- The Russians hacked a Ukrainian artillery app and used it to collect data and unit position information
- The Ukrainians lost 80% of their D-30 Howitzer field artillery pieces
- Ukraine’s D-30 Howitzers suffered the highest percentage of loss of any artillery pieces in Ukraine’s arsenal.
Crowdstrike based its figures for the “excessive losses” of Ukrainian artillery units on statistics collected by the International Institute for Strategic Studies (IISS). But IISS said that its figures completely disagree with Crowdstrike‘s claims. There were no “excessive losses” of Ukrainian artillery. In fact, the IISS told Voice of America that Crowdstrike had erroneously used their data as proof of such an intrusion and that the IISS has disavowed any connection to the Crowdstrike report.
The same applies to the claim that the Russian malware was able to “retrieve communications” and “some location data” from the infected devices is blatantly false. Just like with the “DNC hack”, Crowdstrike made up the whole story and no one in the media or the DOJ challenged them nor asked for solid evidence.
The Details of the Alleged Russian Attack
Between 2014-2016, Ukrainian developers by the name of Sherstuk, Dobronravin, and Dmytro provided the Ukraine military through direct channels and an NGO named Army SOS with an artillery targeting solution called Попр-Д30 (Popr D-30) and digital navigation package. Version 1.0 of the navigation solution was distributed on an Android tablet and the targeting app came on an Android smart phone.
Version 2.0 of the mapping solution expanded the features of the app to include an add-on called the NetworkBridge that allowed one operator to connect to other operators via a digital radio (Motorola XPR) to allow different units to exchange voice and text messages. It’s important to note that the tablet mapping devices had no GPS tracking capabilities, they were strictly off-line and could only communicate point-to-point via the Motorola radio. GPS coordinates for the targeting app were collected separately using Garmin handheld GPS devices.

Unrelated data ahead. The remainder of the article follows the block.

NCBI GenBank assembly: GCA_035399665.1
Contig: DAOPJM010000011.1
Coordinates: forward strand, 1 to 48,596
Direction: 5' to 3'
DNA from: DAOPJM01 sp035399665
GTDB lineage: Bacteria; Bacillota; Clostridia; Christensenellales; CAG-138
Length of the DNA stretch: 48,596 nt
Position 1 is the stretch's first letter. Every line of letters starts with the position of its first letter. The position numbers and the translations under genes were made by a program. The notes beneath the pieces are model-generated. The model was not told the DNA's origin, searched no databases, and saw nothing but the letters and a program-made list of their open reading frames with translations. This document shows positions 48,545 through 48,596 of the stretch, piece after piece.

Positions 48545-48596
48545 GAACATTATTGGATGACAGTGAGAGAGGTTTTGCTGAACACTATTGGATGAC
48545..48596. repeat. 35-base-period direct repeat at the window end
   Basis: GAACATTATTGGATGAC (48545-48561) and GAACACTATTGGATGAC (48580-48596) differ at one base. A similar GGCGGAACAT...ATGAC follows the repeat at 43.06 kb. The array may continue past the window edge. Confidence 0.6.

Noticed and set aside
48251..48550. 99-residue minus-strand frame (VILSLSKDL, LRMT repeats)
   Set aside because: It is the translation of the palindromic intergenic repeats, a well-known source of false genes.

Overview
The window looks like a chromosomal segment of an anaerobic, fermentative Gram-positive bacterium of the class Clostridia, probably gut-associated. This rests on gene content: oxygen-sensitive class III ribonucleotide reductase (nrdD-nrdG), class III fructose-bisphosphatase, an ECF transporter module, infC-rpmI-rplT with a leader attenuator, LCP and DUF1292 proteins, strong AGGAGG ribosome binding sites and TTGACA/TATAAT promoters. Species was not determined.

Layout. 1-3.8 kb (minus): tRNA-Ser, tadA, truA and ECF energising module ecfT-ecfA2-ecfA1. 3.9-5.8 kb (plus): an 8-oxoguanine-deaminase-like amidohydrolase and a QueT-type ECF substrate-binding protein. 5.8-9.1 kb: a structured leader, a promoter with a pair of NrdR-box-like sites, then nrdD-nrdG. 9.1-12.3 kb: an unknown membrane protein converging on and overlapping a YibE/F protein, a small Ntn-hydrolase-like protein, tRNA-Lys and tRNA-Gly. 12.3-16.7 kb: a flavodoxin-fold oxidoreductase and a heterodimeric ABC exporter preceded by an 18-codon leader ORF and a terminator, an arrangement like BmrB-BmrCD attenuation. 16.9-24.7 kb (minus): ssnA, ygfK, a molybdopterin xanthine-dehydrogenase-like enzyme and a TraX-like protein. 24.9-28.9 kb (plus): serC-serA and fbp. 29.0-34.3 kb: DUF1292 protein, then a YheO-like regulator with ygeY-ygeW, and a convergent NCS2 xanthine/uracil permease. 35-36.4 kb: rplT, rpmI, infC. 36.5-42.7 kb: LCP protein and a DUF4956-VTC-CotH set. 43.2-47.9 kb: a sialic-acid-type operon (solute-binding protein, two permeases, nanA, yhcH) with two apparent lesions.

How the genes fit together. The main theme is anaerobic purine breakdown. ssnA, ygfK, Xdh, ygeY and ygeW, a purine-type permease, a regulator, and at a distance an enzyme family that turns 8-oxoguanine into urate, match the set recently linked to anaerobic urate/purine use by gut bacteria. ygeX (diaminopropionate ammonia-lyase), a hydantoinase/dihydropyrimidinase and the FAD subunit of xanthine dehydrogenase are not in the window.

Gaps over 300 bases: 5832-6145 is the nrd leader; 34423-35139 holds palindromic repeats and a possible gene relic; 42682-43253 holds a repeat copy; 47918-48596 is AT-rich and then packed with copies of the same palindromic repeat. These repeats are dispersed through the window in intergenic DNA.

On August 27, 2015, Dmytro’s email contacts received a suspicious phishing email impersonating him. The email instructed the recipient to download the latest version of the NetworkBridge. Allegedly—and we don’t know this to be a fact—the modified add-on in the phishing email had the ability to intercept the text messages form the device and upload them to a remote server.
Dmytro immediately told his users not to download the malicious add-on and sent a copy of the phishing email for analysis to a friend, Andriy Baranovych, a Ukrainian hacker who goes by the alias “Sean Townsend”, AKA “Ross Hatefield”, and is a leader in the Ukrainian hacktivist group “RUH8”. According to Dobronravin and Dmytro, none of their users downloaded the malware because Gmail flagged it as suspicious.
Baranovych, who contracted for Ukrainian intelligence (FSU) and did some work for Alexandra Chalupa/DNC, also just happened to know Dmitri Alperovitch, the CTO of Crowdstrike and forwarded the code/story to Alperovitch.
So this is how the fairy tale about the Russian malware in the artillery software hack got out. Alperovitch from Crowdstrike then sat on the information he got from Andriy Baranovych for about 16 months (the phishing email date is August 27, 2015) Crowdstrike only went public with this information on December 2016 as the political Russian collusion conspiracy was simmering. As soon as the story started gaining traction, Alperovitch jumped on the opportunity to reinforce the alleged Russian role in DNC hack by showing the same alleged APT 28-29 sources, methods, and pattern of attack in Ukraine.
On December 22, 2016 Ellen Nakashima from the WaPo published another article that promoted the Crowdstrike Russian artillery hack narrative. It’s probably not a coincidence that Nakashima (who has several three letter agency executives on her speed dial) is the same reporter who six months earlier also pimped the Crowdstrike Russia DNC hack story.